The Global Consumer


An SCP boutique conference, Singapore, rescheduled to 29-31 Jul 2022; Deadline now 30 Jan 2022


Author: Ashok Lalwani

Call for Papers

Submit your work to the

SCP Boutique Conference on The Global Consumer: Insights from Cross-Cultural Research

in the beautiful island nation of Singapore on

July 29 – 31, 2022

Conference theme and objective:

With increasing globalization, the need to understand how consumers’ cultural background and values shape their judgments, choice, and behaviors has never been more important for firms. For example, more than 70% of sales of US companies come from outside the country. Coca-Cola earns 75% of operating income and two-thirds of profit outside of North America. The figures for some other countries like Japan and Germany are even higher at 90% and 94%, respectively.

Not surprisingly, a great deal of research in the last few decades has focused on the role of culture in consumer behavior. For instance, in the persuasion domain, extensive research has clearly established that the content of and responses to advertising appeals are culturally influenced. Some cultures are more likely to use certain kinds of ad appeals than are other cultures (e.g., Alden, Hoyer, and Lee, 1993; Choi and Miracle, 2004; Han and Shavitt, 1994; Hong, Muderrisoglu, and Zinkhan, 1987; Kim and Markus, 1999).

However, nearly all of the evidence accumulated so far has dealt with the distinction between individualist (IND) and collectivist (COL), or independent and interdependent, cultural classifications. Recognizing this limitation, Shavitt et al. (2006) issued a call to researchers to go beyond the individualism-collectivism dichotomy and examine alternate dimensions of culture, given the limitations of studying a single dimension to explain vast and multifaceted phenomena associated with culture. Paying heed to this call, researchers have recently begun to examine the role of alternate dimensions of culture, such as power distance belief (e.g., Han, Lalwani, and Duhachek 2017; Lalwani and Forcum 2016; Zhang, Winterich, and Mittal 2010; Winterich and Zhang 2014), local-global identity (e.g., Gao, Zhang, and Mittal 2016: Zhang and Khare 2009; Yang, Sun, Lalwani, and Janakiraman 2019), and tight versus loose cultures (Li, Gordon, and Gelfand, 2017). Furthermore, in the Handbook of Culture and Consumer Behavior, Ng and Lee (2015) also called for more research on the impact of culture on other aspects of marketing that have received minimal attention in the literature (e.g., pricing, consumer well-being, financial decision making)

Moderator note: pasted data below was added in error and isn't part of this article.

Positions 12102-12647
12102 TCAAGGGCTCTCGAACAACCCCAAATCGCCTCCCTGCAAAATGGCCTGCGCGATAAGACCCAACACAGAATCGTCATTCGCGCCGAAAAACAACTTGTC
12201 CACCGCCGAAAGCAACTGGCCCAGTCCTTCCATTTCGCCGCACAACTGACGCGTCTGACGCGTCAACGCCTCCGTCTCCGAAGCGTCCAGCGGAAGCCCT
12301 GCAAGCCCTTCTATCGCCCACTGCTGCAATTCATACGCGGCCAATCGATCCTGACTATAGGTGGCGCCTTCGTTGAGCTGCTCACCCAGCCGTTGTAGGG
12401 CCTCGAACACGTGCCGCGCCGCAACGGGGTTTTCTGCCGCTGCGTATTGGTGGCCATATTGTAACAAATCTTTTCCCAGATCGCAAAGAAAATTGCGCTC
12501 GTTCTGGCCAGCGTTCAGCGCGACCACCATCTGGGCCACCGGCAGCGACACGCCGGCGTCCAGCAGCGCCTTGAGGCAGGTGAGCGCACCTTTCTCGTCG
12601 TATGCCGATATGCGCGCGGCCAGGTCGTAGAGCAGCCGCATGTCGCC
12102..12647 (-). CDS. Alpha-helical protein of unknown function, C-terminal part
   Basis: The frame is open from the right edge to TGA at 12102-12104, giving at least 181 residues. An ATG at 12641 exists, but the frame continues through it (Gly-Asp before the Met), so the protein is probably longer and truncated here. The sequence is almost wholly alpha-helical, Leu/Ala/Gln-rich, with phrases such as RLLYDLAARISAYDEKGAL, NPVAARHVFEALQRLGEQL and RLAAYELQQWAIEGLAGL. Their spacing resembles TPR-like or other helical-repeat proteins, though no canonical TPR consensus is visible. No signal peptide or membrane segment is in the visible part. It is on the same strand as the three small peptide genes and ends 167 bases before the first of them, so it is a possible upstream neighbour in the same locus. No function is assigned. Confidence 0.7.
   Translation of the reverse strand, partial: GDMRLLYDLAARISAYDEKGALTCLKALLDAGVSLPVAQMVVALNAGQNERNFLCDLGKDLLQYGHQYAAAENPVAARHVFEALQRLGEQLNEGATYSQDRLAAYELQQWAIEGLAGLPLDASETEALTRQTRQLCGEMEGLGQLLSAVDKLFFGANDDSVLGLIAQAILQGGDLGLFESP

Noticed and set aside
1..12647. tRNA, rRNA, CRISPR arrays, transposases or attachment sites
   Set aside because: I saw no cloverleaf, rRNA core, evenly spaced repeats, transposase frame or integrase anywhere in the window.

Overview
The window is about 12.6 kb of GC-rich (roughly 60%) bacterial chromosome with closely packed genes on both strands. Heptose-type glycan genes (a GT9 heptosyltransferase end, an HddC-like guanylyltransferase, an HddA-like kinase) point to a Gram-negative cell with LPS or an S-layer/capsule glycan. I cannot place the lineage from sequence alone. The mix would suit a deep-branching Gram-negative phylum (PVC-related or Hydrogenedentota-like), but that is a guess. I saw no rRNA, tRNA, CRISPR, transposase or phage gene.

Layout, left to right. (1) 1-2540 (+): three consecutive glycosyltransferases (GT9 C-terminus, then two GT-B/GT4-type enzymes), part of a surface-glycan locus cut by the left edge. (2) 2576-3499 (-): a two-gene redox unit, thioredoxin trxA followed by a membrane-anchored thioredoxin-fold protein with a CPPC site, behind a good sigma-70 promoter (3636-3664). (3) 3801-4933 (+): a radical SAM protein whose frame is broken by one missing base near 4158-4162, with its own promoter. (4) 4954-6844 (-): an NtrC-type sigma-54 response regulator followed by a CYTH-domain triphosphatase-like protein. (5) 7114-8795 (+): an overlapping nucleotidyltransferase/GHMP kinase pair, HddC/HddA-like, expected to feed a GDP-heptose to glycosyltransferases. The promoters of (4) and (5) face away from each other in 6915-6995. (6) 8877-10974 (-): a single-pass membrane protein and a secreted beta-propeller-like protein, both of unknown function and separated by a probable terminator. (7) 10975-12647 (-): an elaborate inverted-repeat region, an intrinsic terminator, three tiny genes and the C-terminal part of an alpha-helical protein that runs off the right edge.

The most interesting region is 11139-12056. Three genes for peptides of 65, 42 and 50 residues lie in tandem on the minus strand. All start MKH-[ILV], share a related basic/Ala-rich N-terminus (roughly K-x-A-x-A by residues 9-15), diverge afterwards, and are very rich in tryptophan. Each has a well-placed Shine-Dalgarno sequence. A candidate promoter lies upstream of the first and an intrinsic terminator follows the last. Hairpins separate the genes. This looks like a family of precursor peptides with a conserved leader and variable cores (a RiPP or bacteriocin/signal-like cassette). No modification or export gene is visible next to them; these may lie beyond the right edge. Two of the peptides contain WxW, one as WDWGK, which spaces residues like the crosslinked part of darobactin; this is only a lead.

This proposed conference aims to showcase the latest research on cross-cultural consumer behavior. The conference will be open to those with a serious interest in understanding how culture shapes consumers’ judgments, choices, responses, and behaviors through high rigorous theoretical and empirical research. In addition, specific researchers engaged in research in the area will be encouraged to participate and share insights regarding the antecedents, consequences, processes, and boundary conditions relating to the role of culture. A unique highlight of the conference will be a keynote speech by a world-renowned scholar who can give a good perspective on recent developments in cross-cultural consumer behavior and topics needing more work.

Some topics/questions this conference hopes to explore include (but are not limited to):

  • What is the role played by under-researched dimensions of culture (e.g., power distance belief, local-global identity, tightness-looseness) in consumer behavior? How do these other cultural variables differ from or are similar to self-construal in terms of influencing consumers?
  • What are the antecedents and consequences of various cultural variables?
  • How do chronic cultural variables interact with primed cultural variables to influence consumer behavior?
  • How does culture influence consumers’ response to price discrimination, financial decision making, religiosity, fake news and other aspects of marketing that has received minimal attention in the literature?
  • How can managers leverage insights from cross-cultural consumer research?
  • What are the public policy implications of recent developments in cross-cultural consumer research?

Important Dates and Deadlines

Submission Deadline: January 30, 2022
Notification Date: March 15, 2022
Conference Dates: July 29-31, 2022

Submission format:

Please submit a 1,000 word abstract that summarizes the motivation, conceptualization, methodology, and major findings. References do not count against the word limit.

Submissions should include:

  • The title of the paper
  • The name and affiliation of the author(s)
  • The contact information (email addresses) of all the authors.
  • For multi-author papers, please underline the presenter.

Please submit papers to Please write “SCP Boutique conference submission” in the subject of your email.

Conference format:

 The conference will begin with an evening reception on July 29, 2022, followed the next day by research presentations during the day and a second evening reception. In keeping with the boutique nature of the conference and to ensure high quality discussions, the conference will have a limit of 50 attendees.

Conference organizers:

Sharon Ng, Nanyang Technological University, Singapore (

Ashok K. Lalwani, Indiana University, Bloomington (

Haipeng (Allan) Chen, University of Kentucky (

Sponsored by:

SCP, Society for Consumer Psychology

Nanyang Technological University, Singapore

Indiana University

University of Kentucky